So I stumbled from event to event in an exhausted, hypoglycemic, trying not to retch daze.  Then, almost magically, the competition was over!  I had managed to get points in all of the events (not a given – some people, for example, couldn’t do even 1 rep of the log press and therefore got no points for that event).  Lo and behold, I managed to not place dead last.  OK, I was 6th from the bottom but on the other hand, I was old enough to be everyone’s father.  Aside the public humiliation that was my farmers carry attempt, I didn’t completely disgrace myself.

As I hobbled back to my car, every muscle and sinew in body was crying out in pain.  Uh-oh, I thought, this going to be even more sore tomorrow.  And indeed tomorrow was not kind.  I staggered into work and grimaced in pain every time I did radical things like get out of a chair or walk down a few stairs.  I am a manager in a conservative bank, where the sport of choice for people like me would be golf, tennis or running.  I am always the weirdo nursing some sort of injury like torn-up hands (due to deadlifting) but for the most part these injuries fly under the radar.  Impossible to remain un-noticed with the DOMS I was feeling from that competition.  I have never felt that physically trashed after a sporting event.  So big, big respect to all you strongman and strongwoman competitors out there.  You’re crazed masochists, the lot of you.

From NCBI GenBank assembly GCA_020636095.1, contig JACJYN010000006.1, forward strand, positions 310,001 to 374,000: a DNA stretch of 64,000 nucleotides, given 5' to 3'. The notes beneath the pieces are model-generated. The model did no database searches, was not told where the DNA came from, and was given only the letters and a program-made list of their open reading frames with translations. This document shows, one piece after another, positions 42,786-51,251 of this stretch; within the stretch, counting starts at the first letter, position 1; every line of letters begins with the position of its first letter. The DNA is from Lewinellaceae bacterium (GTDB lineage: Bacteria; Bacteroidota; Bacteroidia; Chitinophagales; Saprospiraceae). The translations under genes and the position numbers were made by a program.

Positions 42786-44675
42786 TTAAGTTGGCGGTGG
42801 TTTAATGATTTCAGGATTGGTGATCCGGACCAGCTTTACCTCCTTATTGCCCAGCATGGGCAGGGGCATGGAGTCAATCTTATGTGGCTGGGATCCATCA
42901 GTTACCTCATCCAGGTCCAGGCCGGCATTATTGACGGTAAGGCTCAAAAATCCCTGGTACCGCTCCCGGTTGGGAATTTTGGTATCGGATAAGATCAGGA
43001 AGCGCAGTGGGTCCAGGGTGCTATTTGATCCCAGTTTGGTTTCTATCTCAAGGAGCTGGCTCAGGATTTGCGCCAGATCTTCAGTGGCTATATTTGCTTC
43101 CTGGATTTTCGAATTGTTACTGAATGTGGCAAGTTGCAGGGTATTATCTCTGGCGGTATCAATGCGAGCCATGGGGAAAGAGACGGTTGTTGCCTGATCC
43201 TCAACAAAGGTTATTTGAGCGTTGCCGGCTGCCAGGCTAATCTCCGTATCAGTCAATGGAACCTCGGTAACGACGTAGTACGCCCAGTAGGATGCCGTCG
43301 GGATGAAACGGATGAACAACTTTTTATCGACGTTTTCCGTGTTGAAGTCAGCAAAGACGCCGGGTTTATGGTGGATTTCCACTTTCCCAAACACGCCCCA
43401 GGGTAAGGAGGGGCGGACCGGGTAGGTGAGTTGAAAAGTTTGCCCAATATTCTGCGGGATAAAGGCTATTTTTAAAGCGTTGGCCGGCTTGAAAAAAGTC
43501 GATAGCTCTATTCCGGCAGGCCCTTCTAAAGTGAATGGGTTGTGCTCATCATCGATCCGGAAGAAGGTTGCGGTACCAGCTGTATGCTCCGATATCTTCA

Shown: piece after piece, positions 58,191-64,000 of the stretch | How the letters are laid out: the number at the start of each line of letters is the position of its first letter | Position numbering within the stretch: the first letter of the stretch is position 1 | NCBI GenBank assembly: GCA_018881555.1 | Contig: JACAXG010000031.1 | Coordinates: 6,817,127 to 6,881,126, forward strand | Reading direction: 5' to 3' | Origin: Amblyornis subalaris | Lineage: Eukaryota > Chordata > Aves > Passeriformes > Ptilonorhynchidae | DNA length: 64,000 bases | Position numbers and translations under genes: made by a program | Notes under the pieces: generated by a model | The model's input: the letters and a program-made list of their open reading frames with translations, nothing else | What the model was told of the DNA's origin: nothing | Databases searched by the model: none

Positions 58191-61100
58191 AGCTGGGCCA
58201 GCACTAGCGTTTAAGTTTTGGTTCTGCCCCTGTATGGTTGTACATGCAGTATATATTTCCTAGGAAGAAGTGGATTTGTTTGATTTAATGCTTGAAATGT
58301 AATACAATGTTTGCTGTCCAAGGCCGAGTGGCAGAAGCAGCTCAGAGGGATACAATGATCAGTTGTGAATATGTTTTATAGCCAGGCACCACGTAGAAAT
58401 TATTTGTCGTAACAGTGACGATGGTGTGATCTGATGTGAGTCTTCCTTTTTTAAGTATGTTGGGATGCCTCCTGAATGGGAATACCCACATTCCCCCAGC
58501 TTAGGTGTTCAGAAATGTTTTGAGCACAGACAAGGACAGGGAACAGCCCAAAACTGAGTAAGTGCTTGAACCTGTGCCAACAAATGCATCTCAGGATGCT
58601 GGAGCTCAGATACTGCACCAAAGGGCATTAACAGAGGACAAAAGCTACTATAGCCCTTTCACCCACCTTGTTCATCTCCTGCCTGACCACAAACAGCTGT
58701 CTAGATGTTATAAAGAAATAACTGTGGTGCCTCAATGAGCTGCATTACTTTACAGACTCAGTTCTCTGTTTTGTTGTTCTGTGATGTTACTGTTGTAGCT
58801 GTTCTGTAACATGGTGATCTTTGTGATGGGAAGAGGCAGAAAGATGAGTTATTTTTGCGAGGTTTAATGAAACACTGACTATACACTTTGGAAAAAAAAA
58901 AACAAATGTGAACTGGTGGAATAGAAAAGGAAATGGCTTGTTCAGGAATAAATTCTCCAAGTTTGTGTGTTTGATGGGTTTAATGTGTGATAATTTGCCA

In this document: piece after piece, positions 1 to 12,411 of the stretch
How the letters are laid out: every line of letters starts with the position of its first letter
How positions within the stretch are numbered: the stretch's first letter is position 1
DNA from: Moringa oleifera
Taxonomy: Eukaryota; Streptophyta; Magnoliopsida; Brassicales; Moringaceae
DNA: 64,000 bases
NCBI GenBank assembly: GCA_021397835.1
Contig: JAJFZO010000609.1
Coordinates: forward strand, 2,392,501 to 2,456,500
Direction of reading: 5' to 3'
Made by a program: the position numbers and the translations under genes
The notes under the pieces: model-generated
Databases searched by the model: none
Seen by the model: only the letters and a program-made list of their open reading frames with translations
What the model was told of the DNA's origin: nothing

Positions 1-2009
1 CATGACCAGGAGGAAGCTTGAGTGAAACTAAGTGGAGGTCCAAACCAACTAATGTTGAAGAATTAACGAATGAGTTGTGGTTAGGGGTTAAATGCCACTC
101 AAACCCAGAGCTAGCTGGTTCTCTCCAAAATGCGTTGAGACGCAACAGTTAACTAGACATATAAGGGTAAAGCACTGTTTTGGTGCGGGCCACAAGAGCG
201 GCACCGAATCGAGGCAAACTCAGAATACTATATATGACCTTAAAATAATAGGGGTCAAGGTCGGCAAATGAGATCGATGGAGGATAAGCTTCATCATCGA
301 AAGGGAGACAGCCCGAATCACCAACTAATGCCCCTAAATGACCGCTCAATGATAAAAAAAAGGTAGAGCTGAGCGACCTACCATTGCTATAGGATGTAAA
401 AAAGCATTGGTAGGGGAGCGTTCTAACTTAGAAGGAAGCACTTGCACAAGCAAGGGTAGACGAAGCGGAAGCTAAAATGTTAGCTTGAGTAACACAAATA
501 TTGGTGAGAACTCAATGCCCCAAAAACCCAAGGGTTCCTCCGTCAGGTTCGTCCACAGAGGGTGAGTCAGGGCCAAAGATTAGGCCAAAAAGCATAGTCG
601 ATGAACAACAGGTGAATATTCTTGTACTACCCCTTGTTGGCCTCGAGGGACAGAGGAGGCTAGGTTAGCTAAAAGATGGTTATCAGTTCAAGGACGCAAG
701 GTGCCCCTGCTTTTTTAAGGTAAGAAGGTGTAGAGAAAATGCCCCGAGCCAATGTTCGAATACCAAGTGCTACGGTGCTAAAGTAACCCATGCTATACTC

As I reviewed the video from the event I also came to the realization that there is a fine line between bulking for strength and looking like you’re wearing one of the tires you’re supposed to be flipping.  I also realized, in rather dramatic fashion, that I had an appalling lack of cardio conditioning.  I learned some honest to goodness respect for crossfitters.  It’s fashionable in some circles to talk trash about crossfitters because they are the jacks of all trades but masters of none.  You know what, if taught well and practiced with strict form, crossfit turns people into beasts.  If I was 20 years younger, I might be tempted to search out a really top-notch crossfit box.  Any sport that gets masses of people excited about compound barbell movements is all right by me..And, finally, it was fun to push the envelope a bit.  Wish I had done some contest prep and actual training for the events, but hey, hindsight is always 20/20.